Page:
The need for firefighters to be fit seems obvious: A fire ax weighs around 20 pounds and an oxygen tank can be up to 50.
Throw in the big boots, jacket, unruly fire hoses and challenging emergencies and you’d expect most firefighters to be in peak physical condition.
You’d be wrong. More than 70 percent of domestic firefighters are overweight or obese, a rate slightly higher than the general population, according to a recent study from the Centers for Disease Control and Prevention.
“It’s tough — firefighters are humans too. And just like the American public is having a hard time battling obesity and being overweight, firefighters are having the same troubles,” Dr. Sue Day said, author of the CDC report and an associate professor of epidemiology at The University of Texas School of Public Health.
Those extra pounds are taking a toll.
Cardiovascular events account for nearly half of the deaths of on-duty firefighters, and obesity has been linked to an increased risk of job-related disabilities, according to the CDC.
“Firefighters have extremely tough and stressful jobs,” Day said. “But these are our first responders. They need to be cared for and they need to be fit.”
“There needs to be more collaboration in giving guidelines to people to change behavior.”
A tough sell
There are no nationally enforced standards on physical health and wellness for U.S. firefighters, says Kimberly Quiros, director of communications for the National Volunteer Fire Council. Prospective firefighters are forced to demonstrate they can handle the job’s physical toll, but those initial tests are the only benchmark.
Once a firefighter is accepted, fire departments have been historically lax in maintaining a fitness regimen, something the national council is looking to change.
In 2008, the organization collaborated with the National Fire Protection Association to release a set of guidelines promoting healthy, positive behaviors in fire department members.
“These are standards, but they’re not laws,” Quiros said. “Ideally, all departments in the nation would adopt this.”
But buy-in remains an issue, she says, citing time constraints, limited budgets and a general fear of change. About 71% of fire departments in the United States are made up solely of volunteers, according to the U.S. Fire Administration.
“Some are worried that if they enforce physical standards they’d lose half their firefighters,” Quiros said. “We’re working to get past that culture and make sure it’s a priority to keep them healthy.”
Quiros points to a chaotic, almost manic daily schedule as one of several reasons that firefighters are likely to become obese on the job. Not only are firefighters more likely to eat fast food, but these men and women are routinely placed in high-stress situations.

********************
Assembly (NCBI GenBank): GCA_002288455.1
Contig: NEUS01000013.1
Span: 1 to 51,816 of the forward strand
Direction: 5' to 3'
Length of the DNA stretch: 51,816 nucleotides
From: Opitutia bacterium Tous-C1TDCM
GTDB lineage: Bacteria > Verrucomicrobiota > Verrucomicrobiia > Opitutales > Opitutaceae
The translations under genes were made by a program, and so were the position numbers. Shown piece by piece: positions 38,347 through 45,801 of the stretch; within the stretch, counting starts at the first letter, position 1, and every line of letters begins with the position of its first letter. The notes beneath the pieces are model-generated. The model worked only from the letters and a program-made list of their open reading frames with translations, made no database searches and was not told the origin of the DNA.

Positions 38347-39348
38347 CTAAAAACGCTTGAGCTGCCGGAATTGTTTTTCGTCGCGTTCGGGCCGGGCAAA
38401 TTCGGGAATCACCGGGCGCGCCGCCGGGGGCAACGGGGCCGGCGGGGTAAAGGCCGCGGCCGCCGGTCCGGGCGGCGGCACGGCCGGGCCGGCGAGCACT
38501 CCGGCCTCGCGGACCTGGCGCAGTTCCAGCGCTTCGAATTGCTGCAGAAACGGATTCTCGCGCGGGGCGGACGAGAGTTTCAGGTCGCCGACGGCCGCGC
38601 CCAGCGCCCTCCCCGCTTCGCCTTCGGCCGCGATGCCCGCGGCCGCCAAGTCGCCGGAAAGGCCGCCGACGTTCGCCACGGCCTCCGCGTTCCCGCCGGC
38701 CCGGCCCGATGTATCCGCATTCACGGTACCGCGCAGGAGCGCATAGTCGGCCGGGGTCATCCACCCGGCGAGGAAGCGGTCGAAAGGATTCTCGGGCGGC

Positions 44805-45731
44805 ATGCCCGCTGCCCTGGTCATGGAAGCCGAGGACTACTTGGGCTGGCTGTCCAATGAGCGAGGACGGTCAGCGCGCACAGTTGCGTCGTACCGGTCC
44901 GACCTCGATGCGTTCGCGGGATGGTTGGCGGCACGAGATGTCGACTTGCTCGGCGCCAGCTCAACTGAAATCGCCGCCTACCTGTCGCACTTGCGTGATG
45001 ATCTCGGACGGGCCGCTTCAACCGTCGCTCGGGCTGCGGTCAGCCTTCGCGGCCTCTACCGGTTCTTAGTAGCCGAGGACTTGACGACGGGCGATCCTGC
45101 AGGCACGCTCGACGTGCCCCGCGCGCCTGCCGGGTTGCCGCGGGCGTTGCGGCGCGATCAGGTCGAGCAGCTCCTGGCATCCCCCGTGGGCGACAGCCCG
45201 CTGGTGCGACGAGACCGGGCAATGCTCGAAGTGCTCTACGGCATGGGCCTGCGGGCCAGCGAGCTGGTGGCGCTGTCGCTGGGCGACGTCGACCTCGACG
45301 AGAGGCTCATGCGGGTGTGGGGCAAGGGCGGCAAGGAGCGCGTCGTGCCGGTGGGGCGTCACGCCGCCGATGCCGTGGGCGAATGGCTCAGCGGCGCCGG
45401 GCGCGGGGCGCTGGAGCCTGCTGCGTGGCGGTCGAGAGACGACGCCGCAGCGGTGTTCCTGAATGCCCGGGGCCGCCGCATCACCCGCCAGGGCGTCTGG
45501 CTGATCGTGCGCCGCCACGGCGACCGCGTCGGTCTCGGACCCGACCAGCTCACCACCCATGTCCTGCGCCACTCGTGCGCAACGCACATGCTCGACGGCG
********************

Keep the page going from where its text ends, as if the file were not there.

“(Firefighters) are eating on the go and getting sleep patterns disrupted,” she said. “And many times, firefighters may just assume that their natural physical activity and lifestyle will keep them healthy, but that’s not enough to balance it out.”
Changing the culture
After 39 years in the volunteer fire service, Kevin Quinn knows a thing or two about a heated battle.
So 10 years ago, as deputy fire chief in South Kingstown, Rhode Island, Quinn decided to wage a new fight against obesity in his department.
“We set up a health and wellness community and pushed full buy-in from the start,” he said. “Each of our stations had their own health initiatives, maybe stair climbs, fitness runs, or Tough Mudders. … We wanted to create a sense of pride surrounding fitness.”
“We knew most of these firefighter on-duty deaths are preventable.”
Quinn, now retired, merged eight previously separate units into one large physical fitness center. At department meetings, he replaced the pizza with fruits and vegetables, and even began sending younger members to firefighter physical health conferences.
According to Quinn, the Union Fire District in South Kingstown has since seen a reduction in smoking and alcohol consumption among its firefighters, coupled with substantial weight loss.
He now works with the National Volunteer Fire Council.
“Providing better choices was critical,” he said. “We realized that if you put apples and oranges in front of them, our firefighters weren’t going to them.”
“We’ve learned to precut the fruit.”